The grotto is about 50 yards from the Thames, to which the descent is very precipitate.
From the shell room you have a view of it.
The House to which this grotto is joined is a small habitation where
Lady Fane used to spend a good deal of time. Lord Fane's seat is about a mile from it.

In 1747 the blue-stocking and fellow Berkshire-dweller Elizabeth Montagu (1720–1800) described the Fane grotto:

It is probable that during this trip Lady Fane ordered her pair of prized scagliola table tops from the Irishman Friar Ferdinando Henrico Hugford (1695–1771). These are quite similar to the one at The Vyne, Hampshire. That top has the arms of Walpole (with his post-1726 Garter Knight embellishments) impaling Shorter - for Prime Minister Sir Robert Walpole and his first wife Catherine Shorter, who died 20 August 1737. The hint of shells on the tables suggest that they may have been for her grotto at the New House, Basildon.[15][16]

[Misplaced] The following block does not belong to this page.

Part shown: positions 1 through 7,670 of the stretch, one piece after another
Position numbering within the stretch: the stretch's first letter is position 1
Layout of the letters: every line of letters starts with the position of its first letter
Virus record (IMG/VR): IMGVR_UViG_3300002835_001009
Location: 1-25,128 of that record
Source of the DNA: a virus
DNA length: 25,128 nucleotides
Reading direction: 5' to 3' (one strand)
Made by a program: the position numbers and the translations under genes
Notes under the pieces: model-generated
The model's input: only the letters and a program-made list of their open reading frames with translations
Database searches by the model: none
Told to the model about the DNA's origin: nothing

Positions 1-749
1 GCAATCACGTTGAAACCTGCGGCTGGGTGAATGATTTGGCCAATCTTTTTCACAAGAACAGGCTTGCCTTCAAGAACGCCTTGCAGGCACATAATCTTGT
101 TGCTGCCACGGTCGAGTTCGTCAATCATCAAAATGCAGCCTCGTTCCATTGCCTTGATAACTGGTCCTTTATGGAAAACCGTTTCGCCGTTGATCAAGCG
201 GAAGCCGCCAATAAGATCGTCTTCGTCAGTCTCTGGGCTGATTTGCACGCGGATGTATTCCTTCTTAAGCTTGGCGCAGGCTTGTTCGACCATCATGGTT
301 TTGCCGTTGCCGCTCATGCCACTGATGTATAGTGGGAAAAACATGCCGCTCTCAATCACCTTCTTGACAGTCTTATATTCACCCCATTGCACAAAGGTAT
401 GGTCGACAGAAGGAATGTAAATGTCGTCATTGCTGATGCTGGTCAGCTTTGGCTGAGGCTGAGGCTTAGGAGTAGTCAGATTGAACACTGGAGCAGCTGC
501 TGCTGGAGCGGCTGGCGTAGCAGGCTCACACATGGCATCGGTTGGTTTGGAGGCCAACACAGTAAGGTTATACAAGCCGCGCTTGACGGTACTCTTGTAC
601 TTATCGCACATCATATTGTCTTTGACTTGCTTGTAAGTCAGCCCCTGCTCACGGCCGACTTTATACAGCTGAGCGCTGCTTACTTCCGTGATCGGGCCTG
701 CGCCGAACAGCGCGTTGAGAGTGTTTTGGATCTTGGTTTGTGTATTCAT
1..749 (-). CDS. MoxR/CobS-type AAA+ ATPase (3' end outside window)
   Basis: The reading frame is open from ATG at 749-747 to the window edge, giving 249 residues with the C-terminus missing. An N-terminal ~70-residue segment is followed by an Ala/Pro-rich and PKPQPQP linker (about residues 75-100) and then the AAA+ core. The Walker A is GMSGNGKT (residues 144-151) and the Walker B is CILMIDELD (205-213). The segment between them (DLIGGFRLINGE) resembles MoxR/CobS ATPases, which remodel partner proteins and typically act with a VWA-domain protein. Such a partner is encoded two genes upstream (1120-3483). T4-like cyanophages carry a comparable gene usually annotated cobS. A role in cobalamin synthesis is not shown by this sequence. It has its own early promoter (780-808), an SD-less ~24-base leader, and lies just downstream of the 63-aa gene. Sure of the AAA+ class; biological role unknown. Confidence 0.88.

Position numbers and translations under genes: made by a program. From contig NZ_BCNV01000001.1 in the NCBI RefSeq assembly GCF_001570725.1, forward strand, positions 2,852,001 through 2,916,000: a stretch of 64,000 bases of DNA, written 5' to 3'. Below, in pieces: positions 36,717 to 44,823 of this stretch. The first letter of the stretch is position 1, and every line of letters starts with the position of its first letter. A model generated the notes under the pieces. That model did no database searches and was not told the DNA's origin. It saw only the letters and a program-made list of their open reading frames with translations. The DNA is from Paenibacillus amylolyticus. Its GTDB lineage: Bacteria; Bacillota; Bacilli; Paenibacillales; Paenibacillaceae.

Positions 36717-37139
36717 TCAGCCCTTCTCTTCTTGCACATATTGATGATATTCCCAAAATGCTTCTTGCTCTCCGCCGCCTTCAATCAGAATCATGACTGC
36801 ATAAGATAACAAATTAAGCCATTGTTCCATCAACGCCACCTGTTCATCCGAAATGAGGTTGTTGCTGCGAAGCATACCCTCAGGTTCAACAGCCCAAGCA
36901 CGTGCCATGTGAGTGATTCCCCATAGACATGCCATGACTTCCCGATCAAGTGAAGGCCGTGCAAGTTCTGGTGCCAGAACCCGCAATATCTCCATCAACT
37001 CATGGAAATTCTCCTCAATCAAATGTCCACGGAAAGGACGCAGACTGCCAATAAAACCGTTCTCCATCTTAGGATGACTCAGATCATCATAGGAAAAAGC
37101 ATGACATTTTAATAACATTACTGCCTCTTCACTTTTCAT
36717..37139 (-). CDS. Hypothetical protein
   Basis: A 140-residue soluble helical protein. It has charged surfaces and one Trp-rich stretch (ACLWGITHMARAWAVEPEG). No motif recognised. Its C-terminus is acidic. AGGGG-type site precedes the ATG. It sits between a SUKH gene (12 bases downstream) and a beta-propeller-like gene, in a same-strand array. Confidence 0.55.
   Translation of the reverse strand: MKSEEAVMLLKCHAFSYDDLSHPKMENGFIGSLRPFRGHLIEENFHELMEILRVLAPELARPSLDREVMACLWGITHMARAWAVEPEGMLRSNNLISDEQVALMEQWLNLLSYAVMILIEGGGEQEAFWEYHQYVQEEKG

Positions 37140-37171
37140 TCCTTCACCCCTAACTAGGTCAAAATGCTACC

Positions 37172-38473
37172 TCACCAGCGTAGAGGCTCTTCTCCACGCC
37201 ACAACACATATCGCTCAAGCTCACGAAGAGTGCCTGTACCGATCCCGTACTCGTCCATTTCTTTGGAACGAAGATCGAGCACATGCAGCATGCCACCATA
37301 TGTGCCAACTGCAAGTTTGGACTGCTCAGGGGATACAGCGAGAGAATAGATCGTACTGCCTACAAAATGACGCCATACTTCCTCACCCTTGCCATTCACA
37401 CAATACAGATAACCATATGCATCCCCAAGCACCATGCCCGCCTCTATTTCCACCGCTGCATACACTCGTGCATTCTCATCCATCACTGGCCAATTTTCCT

... I am glad to find that you have had the pleasure of passing
a whole year with your son
—Sarah, Duchess of Marlborough.[14]
Sarah, Duchess of Marlborough, from Wimbledon, to Lady Fane, 23 September 1737:

Her son, Charles, was appointed British Resident (Horace Walpole's friend Sir Horace Mann was his assistant then successor as Resident) in Florence in March 1734 and was there in person between 3 October 1734 and the Spring of 1738. Lady Fane and her daughter Dorothy were there with him from June 1736. Dorothy stayed until at least June 1737, this extract from a letter to Lady Fane suggests that the mother too was there for a year:

..when I go home I shall finish my Grotto as fast as possible
and then I shall want to make a door in that little place.
—Lord Fane.[12][13]
And to her husband, this time from Florence, November 1736:
...I desire to have
notice of the first barge that comes to town
I hope you received the things I sent last week
3 pairs of andirons 6 pairs of blankets three hampers
of empty bottles some stones and shells which
were directed to be left att the new house and
the painted cloaths which are to cost a vast
sum of mony.
—Lady Fane.[11]
Lady Fane in London, writing to her husband at Basildon, on April ye 1st / 1731:

These extracts show some of the process:

Victorian photo of a portrait of Lady Fane, by G. Schalken, 1702, and Florentine table c1735.

In the 1720s and 30s she built the sometime renowned Grotto at the Fane's New House by the Thames at Lower Basildon, but in the parish of Streatley in Berkshire.